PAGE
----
Report on Self Insurance Groups
natural posture of even the best-run SIGs is to advocate light oversight by regulators. The collective expertise of SIGs, in an environment where they are directly concerned with the financial integrity of their fellow SIGs, will probably generate valuable recommendations for high standards and strict oversight.
This dynamic was described by the NAIC Self-Insurance Regulator’s Handbook (2005,) in the context of individually self insured employers:
Individual self-insured employers may argue against the imposition of security requirements or try to reduce their level. Representatives of self-insured employers (e.g., guaranty funds or advisory bodies) commonly take the opposite stance. All self-insurers may bear the cost of defaults on claims obligations from other self-insureds in a given jurisdiction. They tend to lobby for strict requirements for the right to be self-insured and security instruments for firms without exceptionally strong financial statements.
The same dynamic was demonstrated in a meeting involving most of the California SIG administrators in April 2009. When the question was posed whether to immediately put all SIGs into a separate security fund, participants quickly expressed concerns about what kind of risk they would be taking on, whether other SIGs carried appropriate reinsurance, not knowing what other SIGs ―look like,‖ and wondering how to assess the financial standing of other SIGs. These are exactly the questions that the regulators and the security fund must address.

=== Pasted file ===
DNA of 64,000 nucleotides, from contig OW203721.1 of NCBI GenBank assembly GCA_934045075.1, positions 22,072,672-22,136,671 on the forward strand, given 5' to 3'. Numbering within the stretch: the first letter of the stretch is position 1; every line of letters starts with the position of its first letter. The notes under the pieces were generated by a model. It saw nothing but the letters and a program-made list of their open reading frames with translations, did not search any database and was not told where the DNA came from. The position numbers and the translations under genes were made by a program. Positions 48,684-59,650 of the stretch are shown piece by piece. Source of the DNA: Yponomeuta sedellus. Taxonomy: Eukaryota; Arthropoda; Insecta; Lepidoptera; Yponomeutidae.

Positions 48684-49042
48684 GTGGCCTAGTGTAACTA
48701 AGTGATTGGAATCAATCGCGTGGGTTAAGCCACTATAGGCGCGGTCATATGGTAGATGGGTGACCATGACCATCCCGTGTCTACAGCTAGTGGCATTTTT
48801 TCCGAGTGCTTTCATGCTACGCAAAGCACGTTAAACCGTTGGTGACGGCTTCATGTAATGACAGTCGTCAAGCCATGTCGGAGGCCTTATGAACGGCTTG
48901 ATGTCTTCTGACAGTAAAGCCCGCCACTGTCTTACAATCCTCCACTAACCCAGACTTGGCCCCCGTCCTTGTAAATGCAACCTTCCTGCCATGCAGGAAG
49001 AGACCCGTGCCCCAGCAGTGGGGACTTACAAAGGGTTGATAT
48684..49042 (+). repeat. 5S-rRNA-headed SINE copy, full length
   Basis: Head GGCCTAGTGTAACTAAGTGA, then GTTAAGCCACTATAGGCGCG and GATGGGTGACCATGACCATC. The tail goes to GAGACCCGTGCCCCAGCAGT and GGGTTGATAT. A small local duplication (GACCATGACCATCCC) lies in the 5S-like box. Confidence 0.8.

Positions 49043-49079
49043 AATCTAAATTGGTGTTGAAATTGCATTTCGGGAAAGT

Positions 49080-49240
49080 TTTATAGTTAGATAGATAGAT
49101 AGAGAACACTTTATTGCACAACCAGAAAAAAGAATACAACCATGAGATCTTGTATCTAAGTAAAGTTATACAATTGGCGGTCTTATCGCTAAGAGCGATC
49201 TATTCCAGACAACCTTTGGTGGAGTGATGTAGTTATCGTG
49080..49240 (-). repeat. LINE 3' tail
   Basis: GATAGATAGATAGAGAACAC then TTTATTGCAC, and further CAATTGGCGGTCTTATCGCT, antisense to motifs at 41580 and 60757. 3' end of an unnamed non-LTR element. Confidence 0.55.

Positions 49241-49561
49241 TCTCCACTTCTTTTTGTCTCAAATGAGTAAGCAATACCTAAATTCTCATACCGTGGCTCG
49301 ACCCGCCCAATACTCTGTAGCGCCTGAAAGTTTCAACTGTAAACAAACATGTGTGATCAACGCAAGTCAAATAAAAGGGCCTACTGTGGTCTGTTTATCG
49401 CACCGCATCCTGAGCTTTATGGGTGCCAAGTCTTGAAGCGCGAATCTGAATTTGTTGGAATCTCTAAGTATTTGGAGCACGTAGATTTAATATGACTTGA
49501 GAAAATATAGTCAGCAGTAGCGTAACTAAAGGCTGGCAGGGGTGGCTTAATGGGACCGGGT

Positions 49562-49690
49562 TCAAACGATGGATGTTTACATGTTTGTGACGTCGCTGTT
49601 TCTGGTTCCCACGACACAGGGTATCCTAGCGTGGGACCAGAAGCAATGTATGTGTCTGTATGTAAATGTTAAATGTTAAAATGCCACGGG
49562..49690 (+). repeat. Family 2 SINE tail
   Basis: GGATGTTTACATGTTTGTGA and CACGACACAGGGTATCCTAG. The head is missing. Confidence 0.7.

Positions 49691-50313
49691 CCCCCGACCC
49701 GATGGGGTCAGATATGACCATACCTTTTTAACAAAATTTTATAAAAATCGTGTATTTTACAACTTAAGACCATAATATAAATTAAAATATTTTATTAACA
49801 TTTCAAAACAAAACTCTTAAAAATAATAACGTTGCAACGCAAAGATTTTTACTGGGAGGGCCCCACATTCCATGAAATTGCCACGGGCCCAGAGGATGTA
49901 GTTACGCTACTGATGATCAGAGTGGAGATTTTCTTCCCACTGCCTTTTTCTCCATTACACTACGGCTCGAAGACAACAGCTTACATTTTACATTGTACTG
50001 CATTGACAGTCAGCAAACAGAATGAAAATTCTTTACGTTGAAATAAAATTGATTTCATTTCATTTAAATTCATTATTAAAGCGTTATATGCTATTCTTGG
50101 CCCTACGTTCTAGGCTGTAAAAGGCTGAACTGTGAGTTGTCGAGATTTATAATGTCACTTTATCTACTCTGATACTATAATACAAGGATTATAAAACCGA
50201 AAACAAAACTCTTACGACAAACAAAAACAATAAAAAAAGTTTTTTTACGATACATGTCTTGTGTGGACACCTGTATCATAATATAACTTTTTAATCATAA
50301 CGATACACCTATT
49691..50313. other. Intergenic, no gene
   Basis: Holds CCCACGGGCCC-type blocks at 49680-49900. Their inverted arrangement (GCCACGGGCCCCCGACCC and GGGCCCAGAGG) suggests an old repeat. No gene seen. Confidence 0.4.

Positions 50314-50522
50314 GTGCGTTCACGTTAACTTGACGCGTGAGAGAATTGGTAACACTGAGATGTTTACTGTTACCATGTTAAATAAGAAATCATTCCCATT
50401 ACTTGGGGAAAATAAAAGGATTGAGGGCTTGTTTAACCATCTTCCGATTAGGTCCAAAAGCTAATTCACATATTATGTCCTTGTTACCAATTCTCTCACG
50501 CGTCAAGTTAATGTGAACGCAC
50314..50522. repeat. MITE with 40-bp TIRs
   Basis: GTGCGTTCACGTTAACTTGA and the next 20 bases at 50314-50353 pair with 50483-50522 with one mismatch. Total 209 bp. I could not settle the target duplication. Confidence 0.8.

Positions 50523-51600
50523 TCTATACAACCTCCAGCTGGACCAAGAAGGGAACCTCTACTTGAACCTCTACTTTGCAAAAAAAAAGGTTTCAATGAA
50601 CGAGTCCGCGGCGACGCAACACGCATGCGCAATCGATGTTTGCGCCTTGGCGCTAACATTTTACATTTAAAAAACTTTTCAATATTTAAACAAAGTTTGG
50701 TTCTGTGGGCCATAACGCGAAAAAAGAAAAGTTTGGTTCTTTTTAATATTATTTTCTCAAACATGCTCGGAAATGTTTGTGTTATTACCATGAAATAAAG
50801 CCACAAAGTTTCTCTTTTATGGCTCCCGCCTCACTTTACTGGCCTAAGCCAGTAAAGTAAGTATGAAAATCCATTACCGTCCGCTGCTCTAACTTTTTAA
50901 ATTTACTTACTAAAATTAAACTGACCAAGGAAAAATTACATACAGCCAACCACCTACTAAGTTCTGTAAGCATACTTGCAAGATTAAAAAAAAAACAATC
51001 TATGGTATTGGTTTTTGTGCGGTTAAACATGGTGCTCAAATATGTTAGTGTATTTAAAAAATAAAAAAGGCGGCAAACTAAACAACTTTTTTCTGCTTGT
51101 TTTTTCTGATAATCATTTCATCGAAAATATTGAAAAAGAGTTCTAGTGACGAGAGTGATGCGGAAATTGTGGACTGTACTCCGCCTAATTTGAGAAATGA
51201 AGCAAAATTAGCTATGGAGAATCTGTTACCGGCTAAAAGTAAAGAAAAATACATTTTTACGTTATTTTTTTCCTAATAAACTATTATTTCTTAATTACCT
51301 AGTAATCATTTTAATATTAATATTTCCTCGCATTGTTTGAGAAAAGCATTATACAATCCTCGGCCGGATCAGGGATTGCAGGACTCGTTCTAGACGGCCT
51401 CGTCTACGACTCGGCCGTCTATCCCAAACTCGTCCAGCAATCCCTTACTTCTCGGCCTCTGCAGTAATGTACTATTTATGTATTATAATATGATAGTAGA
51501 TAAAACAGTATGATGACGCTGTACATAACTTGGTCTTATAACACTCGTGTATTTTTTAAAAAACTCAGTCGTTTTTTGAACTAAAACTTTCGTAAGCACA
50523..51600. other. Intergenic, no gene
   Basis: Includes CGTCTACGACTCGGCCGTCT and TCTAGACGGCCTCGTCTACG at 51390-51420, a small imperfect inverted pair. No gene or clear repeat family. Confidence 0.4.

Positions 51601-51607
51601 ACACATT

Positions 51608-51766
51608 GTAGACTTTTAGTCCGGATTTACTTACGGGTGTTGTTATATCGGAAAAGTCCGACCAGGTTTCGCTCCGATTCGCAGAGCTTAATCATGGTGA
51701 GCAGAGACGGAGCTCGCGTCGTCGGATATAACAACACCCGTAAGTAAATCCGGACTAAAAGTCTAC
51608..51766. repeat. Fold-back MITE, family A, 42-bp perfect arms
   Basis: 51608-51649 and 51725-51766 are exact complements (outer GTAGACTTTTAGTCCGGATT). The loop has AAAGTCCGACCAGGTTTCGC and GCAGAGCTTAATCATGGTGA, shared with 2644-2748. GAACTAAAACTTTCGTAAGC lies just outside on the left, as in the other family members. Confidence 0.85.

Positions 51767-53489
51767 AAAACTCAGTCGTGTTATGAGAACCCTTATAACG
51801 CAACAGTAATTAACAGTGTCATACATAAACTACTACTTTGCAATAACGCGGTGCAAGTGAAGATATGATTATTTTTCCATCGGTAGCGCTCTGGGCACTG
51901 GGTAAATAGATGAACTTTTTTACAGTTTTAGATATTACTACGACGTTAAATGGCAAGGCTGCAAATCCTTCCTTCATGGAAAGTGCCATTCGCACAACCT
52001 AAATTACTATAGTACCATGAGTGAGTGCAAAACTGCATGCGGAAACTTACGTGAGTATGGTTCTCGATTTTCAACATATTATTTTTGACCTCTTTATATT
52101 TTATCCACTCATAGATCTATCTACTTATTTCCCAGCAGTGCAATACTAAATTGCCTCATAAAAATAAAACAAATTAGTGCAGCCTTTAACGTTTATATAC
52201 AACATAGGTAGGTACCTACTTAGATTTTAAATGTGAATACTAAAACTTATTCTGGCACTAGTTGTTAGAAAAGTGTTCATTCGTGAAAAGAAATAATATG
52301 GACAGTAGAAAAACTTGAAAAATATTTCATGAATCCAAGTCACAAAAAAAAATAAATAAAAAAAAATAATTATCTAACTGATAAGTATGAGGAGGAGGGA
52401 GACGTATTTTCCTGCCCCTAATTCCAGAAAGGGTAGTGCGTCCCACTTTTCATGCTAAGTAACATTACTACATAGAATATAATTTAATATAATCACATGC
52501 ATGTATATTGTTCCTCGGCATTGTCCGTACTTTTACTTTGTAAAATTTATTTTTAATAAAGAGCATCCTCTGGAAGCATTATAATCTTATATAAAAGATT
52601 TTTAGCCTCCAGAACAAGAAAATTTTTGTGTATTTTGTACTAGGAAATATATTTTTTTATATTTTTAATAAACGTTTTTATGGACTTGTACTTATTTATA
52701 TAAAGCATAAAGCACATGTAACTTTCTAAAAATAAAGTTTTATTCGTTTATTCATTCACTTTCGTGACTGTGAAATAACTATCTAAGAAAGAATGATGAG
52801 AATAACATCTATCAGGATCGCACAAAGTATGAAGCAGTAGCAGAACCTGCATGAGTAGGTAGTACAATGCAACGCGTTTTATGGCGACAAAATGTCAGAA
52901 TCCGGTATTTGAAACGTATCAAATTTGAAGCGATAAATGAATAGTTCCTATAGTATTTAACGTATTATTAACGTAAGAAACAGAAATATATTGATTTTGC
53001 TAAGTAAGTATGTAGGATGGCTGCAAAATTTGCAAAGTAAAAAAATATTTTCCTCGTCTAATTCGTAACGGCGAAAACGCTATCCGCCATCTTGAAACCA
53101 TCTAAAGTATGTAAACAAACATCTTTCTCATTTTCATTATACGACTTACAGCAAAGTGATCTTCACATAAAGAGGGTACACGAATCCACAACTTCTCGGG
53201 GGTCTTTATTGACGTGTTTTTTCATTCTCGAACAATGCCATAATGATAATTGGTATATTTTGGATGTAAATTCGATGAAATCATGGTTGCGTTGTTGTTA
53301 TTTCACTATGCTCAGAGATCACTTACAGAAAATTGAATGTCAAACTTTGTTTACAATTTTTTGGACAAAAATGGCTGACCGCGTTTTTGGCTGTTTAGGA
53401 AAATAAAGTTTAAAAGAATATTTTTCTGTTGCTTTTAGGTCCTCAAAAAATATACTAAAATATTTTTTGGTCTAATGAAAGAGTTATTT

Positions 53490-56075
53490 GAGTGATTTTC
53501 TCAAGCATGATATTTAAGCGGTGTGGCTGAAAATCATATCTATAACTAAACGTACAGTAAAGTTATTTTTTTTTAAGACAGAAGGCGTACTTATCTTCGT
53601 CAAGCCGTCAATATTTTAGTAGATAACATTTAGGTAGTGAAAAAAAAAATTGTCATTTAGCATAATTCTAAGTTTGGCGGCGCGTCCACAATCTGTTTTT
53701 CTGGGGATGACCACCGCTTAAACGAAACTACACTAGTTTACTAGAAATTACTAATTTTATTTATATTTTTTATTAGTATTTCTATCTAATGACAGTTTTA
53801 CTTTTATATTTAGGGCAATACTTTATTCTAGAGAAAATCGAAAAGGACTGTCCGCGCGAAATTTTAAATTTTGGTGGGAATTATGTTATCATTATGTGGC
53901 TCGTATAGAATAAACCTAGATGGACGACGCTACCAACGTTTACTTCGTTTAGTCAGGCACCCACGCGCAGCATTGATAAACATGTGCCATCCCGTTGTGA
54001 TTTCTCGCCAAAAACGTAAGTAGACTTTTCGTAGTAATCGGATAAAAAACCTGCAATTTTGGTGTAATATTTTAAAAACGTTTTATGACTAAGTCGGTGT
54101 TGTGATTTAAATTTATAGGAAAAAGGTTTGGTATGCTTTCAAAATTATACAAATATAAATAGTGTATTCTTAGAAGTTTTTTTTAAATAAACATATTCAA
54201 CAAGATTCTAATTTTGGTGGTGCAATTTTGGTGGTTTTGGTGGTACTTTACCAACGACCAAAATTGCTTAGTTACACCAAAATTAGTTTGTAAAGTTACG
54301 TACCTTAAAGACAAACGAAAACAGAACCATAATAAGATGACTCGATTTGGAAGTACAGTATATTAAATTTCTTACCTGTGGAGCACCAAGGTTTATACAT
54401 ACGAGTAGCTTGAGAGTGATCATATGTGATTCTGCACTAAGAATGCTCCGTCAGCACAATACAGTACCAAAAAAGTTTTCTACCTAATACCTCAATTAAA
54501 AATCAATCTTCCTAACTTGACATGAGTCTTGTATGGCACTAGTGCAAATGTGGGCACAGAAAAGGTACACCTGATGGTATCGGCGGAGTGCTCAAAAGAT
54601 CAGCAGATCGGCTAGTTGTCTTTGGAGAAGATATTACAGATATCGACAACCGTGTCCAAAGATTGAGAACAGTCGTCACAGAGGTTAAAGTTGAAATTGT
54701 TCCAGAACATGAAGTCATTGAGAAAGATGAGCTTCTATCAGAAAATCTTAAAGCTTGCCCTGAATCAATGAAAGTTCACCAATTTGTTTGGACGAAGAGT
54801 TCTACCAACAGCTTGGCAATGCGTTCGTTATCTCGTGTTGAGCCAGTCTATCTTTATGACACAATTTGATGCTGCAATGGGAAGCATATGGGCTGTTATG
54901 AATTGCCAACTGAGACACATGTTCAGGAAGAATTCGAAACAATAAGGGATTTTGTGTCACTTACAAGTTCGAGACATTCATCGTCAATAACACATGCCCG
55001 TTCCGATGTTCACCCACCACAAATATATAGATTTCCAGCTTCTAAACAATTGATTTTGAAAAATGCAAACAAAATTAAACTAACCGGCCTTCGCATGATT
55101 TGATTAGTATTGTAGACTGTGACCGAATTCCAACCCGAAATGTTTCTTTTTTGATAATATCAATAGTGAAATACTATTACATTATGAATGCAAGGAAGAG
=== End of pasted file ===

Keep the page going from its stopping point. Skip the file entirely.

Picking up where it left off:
A risk-sharing pool that concentrates on SIGs would foster the development of effective and practical standards to assure the financial integrity of all SIGs. It may not be feasible to put SIGs into a separate account for some time. CHSWC is recommending that the Director have the authority, not that the authority be exercised hastily. The discussions and analysis in preparation for this evolution will contribute to improving the standards for SIGs.
Rate regulation is one of the techniques used by insurance regulators that could be applicable to group self insurance. CHSWC staff reviewed the rates charged by a selection of SIGs and found that the majority were within the range of rates charged by insurance carriers. Some rates were below the pure premium recommended by the Insurance Commissioner. These low rates may be appropriate, but they raise concerns. Very low rates may be justified by the results of careful underwriting and exemplary safety, claims management, and return-to-work practices. With the very short history of group self insurance in California, however, it is questionable whether most
groups have sufficient experience to
warrant large reductions from based on wishful thinking are
of the reason
insolvencies in other states.